Different parameters were trialled in order to determine the optimal method for accurate estimation of allele frequencies within pooled DNA samples. The maximum mismatches allowed during mapping (maq assemble -m option) was varied from 1 to 7 bases (i.e. up to 20% mismatches per 35 bp read); the minimum mapping quality for reads to be included in frequency estimation (maq pileup -q) was varied from 10 to 50. In order to avoid interpreting base calling errors as SNPs, the contribution of each base to the estimate of propk,p [Equation (1)] was weighted according to its phred-like quality score qk,p,i. Since quality scores are calibrated for each sequencing run, the simple and squared ratios of qk,p,i to the maximum possible quality score max Q were considered, resulting in four alternative weighting schemes:
All combinations of parameters and weighting measures were tested, and the following measures calculated (after removing SNP calls in repetitive or phage sequences): (i) sensitivity of SNP detection, i.e. proportion of the 550 known SNPs that were detected with an estimated frequency of ≥1 strain, (ii) false positive rate of SNP detection, i.e. proportion of the SNPs detected with estimated frequency at ≥1 strain that were not expected to be present in the pool, (iii) correlation (Pearson R2) between the expected and estimated allele frequencies and (iv) the proportion (among the 403 SNPs with reliable frequency estimates) of loci for which estimated and expected allele frequencies differed by ≥1 strain, i.e. the rate of incorrect frequency estimates. Five additional weighting measures were trialled, but were excluded from further analysis as they gave highly insensitive or inaccurate results (see Supplementary Fig. 1). Analysis of variance tables for each measure are given in Supplementary Tables 1–4.
Using any combination of weights [Equations (3–6)], mismatches (1–7 per read) and mapping qualities (10–50), SNP detection was quite sensitive (78–84% of expected SNPs detected) and the experimentally observed frequencies were strongly correlated with the expected frequencies (Pearson R2 0.92–0.95) (Supplementary Fig. 2). Specifying the number of haplotypes in the pool (maq assemble -N parameter) was crucial to maintain sensitivity as without this, sensitivity dropped to 70%. Detection sensitivity was highly dependent on SNP frequency, with 37% detection for SNPs present in just one strain, compared with 95% and 100% detection, respectively, for SNPs present in 2 or ≥3 strains. The false positive (f.p.) rate varied between 5% and 18% using different methods and was closely correlated with number of mismatches allowed during mapping (Supplementary Fig. 3). However, setting the number of mismatches ≤1 reduced sensitivity too low (78%), thus the optimal setting was ≤2 mismatches per read (mean f.p. 8.8%, mean sensitivity 82.7%). The proportion of incorrect frequency estimates was reduced by using any of the weighting methods (4–6) and was also dependent on mapping quality. The lowest rate of incorrect estimates (19%) was seen with a minimum mapping quality 40; lowering or raising the cutoff increased the rate to >20%, while offering very little improvement in f.p. or sensitivity (Supplementary Fig. 4). The most accurate measurements (low f.p., low error rate, high R2) were obtained using the weighting method shown in Equation (6), regardless of other parameters, and the difference between expected and estimated frequencies was never more than one strain.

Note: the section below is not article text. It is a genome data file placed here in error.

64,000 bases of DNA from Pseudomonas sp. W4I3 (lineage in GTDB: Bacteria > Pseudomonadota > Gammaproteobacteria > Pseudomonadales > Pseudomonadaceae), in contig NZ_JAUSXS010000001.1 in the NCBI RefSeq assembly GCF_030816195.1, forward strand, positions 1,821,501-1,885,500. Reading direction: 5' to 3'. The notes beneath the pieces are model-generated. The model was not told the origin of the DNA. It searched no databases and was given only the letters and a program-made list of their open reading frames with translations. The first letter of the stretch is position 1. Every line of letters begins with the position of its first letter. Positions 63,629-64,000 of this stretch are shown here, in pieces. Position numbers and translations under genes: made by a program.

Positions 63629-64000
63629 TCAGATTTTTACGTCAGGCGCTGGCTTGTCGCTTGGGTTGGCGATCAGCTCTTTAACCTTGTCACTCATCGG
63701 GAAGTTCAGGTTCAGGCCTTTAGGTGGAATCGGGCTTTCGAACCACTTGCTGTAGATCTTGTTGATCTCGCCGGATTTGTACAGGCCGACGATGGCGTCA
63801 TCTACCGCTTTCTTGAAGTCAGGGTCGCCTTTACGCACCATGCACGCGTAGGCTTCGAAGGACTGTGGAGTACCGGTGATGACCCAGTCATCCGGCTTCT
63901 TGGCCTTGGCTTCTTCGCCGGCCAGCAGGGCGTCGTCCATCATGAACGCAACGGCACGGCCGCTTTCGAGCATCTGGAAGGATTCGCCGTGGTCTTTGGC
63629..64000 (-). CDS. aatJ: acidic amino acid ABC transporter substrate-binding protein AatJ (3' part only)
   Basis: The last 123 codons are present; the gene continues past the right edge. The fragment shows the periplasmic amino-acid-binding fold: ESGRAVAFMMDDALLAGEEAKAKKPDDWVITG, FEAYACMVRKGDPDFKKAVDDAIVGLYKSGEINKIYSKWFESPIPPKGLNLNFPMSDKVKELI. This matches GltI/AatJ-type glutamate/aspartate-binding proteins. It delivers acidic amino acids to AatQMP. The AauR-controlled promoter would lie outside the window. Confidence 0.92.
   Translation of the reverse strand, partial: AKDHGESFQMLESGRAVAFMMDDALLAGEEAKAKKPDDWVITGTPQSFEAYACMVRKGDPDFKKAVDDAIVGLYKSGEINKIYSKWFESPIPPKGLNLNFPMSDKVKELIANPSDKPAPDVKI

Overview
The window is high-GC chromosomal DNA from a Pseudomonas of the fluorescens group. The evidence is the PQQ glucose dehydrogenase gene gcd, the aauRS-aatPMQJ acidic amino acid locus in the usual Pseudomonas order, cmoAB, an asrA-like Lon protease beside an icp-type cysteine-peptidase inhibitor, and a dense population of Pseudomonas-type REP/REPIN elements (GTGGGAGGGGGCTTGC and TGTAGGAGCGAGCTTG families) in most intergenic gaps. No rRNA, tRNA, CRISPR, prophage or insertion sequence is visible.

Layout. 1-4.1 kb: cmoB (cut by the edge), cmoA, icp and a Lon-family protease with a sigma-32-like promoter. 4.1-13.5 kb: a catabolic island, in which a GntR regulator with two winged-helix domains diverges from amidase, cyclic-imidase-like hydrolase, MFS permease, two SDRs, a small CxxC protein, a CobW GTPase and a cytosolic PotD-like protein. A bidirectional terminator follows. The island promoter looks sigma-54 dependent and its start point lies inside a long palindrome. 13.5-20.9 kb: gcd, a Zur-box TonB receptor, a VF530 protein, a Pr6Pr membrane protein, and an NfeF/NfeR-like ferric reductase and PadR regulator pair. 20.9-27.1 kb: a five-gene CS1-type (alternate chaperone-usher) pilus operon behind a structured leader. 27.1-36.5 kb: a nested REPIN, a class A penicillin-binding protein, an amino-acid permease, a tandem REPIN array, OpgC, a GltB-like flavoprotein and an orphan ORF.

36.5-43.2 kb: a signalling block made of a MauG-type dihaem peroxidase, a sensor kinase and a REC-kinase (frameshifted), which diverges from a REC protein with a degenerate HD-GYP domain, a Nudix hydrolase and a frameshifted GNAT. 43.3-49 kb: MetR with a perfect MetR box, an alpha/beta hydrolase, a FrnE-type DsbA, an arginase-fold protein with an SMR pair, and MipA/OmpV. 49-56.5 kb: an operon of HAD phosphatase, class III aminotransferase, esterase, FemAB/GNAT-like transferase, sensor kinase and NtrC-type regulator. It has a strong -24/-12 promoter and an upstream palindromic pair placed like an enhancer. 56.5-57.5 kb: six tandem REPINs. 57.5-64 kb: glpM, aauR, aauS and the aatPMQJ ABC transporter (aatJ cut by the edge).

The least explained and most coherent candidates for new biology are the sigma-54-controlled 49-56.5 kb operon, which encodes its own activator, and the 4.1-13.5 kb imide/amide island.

Thus, the optimal parameters were mismatches ≤2 during mapping, mapping quality ≥40 to be included in frequency estimate, and weighting as shown in Equation (6). These parameters are implemented in the script, which includes 95% confidence intervals for frequency estimates that may be used to guide selection of SNPs for further typing. In this experiment, the pool was sequenced to 40× read depth, which using the selected parameters gave 83% sensitivity, 9% false positives, and 81% correct frequency estimates. To test how accuracy declines at lower read depth, data sets of 1×, 2×,…, 39× coverage were simulated by randomly sampling 50 subsets each of 1/40, 2/40,… 39/40 of the total available reads. The results, plotted in Supplementary Figure 5, show that accuracy declines only slightly with reduced read depth down to about 25×. Six strains were included in our pool, resulting in ∼6.5× read depth per strain across the 4.5 Mbp genome, but frequency estimates would still be fairly accurate down to ∼4× read depth per strain. This may be used to guide the design of similar experiments involving genomes of different size, although precise estimates would require further experimentation.
We thank the Illumina sequencing teams at the Wellcome Trust Sanger Institute and those who provided Paratyphi A isolates: 6911, 6912—Dr Sam Kariuki, Kenya Medical Research Institute, Nairobi; BL8758—Dr Rumina Hasan, Aga Khan University Hospital, Karachi; 38/71—Dr Rajni Gaind, Safdarjung Hospital, Delhi; C1468—Dr Shanta Dutta, NICED, Kolkata.
Funding: Wellcome Trust.
Conflict of Interest: none declared.